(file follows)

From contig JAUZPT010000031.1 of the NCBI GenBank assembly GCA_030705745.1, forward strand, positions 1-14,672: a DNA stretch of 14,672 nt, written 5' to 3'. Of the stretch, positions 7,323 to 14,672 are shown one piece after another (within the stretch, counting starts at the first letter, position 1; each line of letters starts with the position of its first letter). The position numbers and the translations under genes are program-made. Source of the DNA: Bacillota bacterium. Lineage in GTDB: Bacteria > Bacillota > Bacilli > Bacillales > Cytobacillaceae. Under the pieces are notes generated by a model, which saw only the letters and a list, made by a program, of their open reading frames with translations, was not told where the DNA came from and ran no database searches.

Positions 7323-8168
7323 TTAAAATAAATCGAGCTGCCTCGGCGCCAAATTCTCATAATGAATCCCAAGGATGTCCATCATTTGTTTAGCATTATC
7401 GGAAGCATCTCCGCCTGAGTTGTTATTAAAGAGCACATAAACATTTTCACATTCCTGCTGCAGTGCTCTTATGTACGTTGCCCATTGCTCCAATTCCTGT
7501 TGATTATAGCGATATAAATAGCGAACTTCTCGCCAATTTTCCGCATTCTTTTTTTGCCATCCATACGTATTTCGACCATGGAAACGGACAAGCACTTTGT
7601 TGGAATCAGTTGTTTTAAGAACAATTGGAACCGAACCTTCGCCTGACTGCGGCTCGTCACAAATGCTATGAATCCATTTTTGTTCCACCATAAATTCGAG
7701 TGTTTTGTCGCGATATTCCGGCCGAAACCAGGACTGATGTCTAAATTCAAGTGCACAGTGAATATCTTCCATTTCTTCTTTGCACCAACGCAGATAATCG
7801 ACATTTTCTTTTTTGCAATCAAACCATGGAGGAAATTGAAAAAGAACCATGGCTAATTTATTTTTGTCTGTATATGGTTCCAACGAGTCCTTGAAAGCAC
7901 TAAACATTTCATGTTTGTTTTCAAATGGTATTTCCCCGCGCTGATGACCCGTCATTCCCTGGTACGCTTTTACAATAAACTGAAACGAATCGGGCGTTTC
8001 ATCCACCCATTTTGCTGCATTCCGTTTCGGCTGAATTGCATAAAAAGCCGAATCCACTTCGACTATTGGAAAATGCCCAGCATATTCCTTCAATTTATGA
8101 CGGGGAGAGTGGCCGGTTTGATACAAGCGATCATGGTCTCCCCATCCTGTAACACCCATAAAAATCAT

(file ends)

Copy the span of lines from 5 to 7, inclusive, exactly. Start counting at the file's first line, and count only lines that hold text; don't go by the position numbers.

7501 TGATTATAGCGATATAAATAGCGAACTTCTCGCCAATTTTCCGCATTCTTTTTTTGCCATCCATACGTATTTCGACCATGGAAACGGACAAGCACTTTGT
7601 TGGAATCAGTTGTTTTAAGAACAATTGGAACCGAACCTTCGCCTGACTGCGGCTCGTCACAAATGCTATGAATCCATTTTTGTTCCACCATAAATTCGAG
7701 TGTTTTGTCGCGATATTCCGGCCGAAACCAGGACTGATGTCTAAATTCAAGTGCACAGTGAATATCTTCCATTTCTTCTTTGCACCAACGCAGATAATCG